Thursday, May 21, 2015

Day 9 - The Estranged Taxi Driver

One thing I really miss in this city is a Metro. Not that finding a taxi here is difficult or anything, but sometimes you are forced to ride with drivers who are garrulous and tend to ask you a zillion questions about your nationality, your place of stay, etc.

Thankfully the rules here are pretty strict that they wouldn’t think of pulling any stunt (touchwood!) or they would face the music BIG time. Not just one or two, it’s their only 4367 questions that you have to put up with. Not all are this way, but some can drive you nuts. (The intention is not to generalize.)

I remember this one particular taxi that I got into in front a popular supermarket.  The driver appeared silent at first. As luck would have it, I was on phone with my dad and he immediately realized that we shared a common mother tongue. And the questions began as soon as I hung up. He started by asking me where I am from, what I do, my family members etc. I answered the first two questions very curtly but I pretended like I am busy after that and ignored him completely, hoping he would get the message.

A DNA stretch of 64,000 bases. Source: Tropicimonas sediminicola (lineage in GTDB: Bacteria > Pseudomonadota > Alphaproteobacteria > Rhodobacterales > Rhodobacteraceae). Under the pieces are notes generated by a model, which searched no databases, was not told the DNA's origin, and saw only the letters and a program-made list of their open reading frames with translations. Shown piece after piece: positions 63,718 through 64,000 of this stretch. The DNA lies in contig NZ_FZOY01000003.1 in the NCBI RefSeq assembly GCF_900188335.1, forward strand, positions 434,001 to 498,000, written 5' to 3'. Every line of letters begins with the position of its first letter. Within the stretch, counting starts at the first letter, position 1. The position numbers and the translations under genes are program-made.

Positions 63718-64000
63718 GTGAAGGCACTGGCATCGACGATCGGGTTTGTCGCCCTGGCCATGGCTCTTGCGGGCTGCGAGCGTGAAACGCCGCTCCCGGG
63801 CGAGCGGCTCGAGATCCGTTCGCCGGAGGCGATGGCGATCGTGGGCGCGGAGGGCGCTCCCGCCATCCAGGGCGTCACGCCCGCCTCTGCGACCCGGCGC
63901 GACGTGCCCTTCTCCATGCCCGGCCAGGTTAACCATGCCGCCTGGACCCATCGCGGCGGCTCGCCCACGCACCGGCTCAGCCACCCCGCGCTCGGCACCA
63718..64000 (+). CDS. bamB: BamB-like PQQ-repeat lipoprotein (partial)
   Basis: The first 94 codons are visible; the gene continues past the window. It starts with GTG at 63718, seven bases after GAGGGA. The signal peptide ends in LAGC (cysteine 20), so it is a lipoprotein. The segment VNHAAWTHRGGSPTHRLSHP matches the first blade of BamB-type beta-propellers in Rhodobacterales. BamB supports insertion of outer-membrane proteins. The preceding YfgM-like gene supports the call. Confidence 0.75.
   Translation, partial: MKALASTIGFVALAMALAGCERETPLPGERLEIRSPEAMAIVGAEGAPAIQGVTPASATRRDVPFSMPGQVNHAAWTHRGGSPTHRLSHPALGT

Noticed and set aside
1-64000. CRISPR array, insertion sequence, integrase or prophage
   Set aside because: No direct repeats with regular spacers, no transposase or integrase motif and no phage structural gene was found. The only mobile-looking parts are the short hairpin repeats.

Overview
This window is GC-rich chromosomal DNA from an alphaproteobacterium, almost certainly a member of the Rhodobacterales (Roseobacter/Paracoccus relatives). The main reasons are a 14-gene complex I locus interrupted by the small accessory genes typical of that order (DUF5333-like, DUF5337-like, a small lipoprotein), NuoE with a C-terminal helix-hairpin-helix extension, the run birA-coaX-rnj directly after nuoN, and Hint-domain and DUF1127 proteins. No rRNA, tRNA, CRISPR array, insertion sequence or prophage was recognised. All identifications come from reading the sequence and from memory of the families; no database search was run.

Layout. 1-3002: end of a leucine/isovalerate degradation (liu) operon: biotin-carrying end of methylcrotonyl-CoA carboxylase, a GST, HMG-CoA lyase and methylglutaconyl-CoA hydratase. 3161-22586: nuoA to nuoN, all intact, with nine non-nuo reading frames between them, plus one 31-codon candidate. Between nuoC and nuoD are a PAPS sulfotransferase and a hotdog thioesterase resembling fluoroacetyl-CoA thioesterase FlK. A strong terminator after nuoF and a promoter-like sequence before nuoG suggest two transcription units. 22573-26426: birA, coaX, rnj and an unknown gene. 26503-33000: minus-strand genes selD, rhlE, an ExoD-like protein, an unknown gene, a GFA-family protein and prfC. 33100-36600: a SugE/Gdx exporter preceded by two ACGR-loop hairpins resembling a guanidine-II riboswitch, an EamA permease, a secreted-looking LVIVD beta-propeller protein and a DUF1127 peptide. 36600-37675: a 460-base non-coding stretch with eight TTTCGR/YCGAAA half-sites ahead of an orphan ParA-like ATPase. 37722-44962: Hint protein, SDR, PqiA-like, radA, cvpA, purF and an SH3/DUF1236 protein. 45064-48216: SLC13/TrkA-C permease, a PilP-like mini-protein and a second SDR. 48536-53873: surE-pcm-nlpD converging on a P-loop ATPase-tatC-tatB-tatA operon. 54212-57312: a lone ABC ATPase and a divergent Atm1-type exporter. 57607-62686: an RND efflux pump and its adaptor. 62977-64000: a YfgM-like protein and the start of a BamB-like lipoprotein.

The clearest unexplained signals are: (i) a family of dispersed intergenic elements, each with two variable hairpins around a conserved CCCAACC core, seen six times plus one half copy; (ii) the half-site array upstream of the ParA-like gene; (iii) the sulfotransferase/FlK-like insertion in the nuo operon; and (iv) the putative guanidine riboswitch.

Somehow he didn’t seem to care, he only wanted to talk. I didn’t budge and pretended to be on the phone. But that didn’t have any effect. It was as if he just wanted a human being to be there to listen. He started with his childhood in Kerala and went on to talk about his family members, their lives and what not. I lied that I had other appointments and asked him to drive faster.

Suddenly out of nowhere he started talking about wars and began raving about some political parties that he supported during his college years. Then he started taking names of global leaders and abusing them. Before I could ask him to shut up, he turned around and asked me if I knew to make bombs!!

He said that he knew and he has taught many in his hometown how to make them. Warfare ran in his blood he claimed. He referred to a few global tragedies and said those folks who were bombed deserved it. I just couldn’t take it anymore. I knew I had to get out. I asked him to stop immediately, handed him the fare and got out.

He didn’t seem affected at all. Not one iota of regret or surprise or shock. Nothing! With absolute nonchalance, he took the fare and wished me a pleasant day!

I walked away as fast as I could.

These days I make it a point to carry the most valuable weapon of self-defence while traveling alone –  ear phones.

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